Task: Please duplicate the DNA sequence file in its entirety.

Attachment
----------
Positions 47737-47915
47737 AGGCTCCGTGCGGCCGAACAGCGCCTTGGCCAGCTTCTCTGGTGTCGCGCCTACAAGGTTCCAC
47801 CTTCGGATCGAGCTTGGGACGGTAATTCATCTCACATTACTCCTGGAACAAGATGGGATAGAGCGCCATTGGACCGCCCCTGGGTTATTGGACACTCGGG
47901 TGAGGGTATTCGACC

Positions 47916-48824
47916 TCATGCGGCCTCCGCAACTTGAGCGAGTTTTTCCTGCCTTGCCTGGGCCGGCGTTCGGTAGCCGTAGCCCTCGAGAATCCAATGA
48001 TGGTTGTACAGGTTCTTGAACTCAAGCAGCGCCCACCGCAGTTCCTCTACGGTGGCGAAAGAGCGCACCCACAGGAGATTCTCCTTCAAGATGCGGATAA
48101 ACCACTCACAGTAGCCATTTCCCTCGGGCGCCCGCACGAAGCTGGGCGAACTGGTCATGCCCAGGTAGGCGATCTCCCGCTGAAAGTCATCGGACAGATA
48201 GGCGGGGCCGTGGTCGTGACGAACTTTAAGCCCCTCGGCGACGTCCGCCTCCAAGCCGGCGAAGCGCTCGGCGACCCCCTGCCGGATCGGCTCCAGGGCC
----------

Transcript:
Positions 47737-47915
47737 AGGCTCCGTGCGGCCGAACAGCGCCTTGGCCAGCTTCTCTGGTGTCGCGCCTACAAGGTTCCAC
47801 CTTCGGATCGAGCTTGGGACGGTAATTCATCTCACATTACTCCTGGAACAAGATGGGATAGAGCGCCATTGGACCGCCCCTGGGTTATTGGACACTCGGG
47901 TGAGGGTATTCGACC

Positions 47916-48824
47916 TCATGCGGCCTCCGCAACTTGAGCGAGTTTTTCCTGCCTTGCCTGGGCCGGCGTTCGGTAGCCGTAGCCCTCGAGAATCCAATGA
48001 TGGTTGTACAGGTTCTTGAACTCAAGCAGCGCCCACCGCAGTTCCTCTACGGTGGCGAAAGAGCGCACCCACAGGAGATTCTCCTTCAAGATGCGGATAA
48101 ACCACTCACAGTAGCCATTTCCCTCGGGCGCCCGCACGAAGCTGGGCGAACTGGTCATGCCCAGGTAGGCGATCTCCCGCTGAAAGTCATCGGACAGATA
48201 GGCGGGGCCGTGGTCGTGACGAACTTTAAGCCCCTCGGCGACGTCCGCCTCCAAGCCGGCGAAGCGCTCGGCGACCCCCTGCCGGATCGGCTCCAGGGCC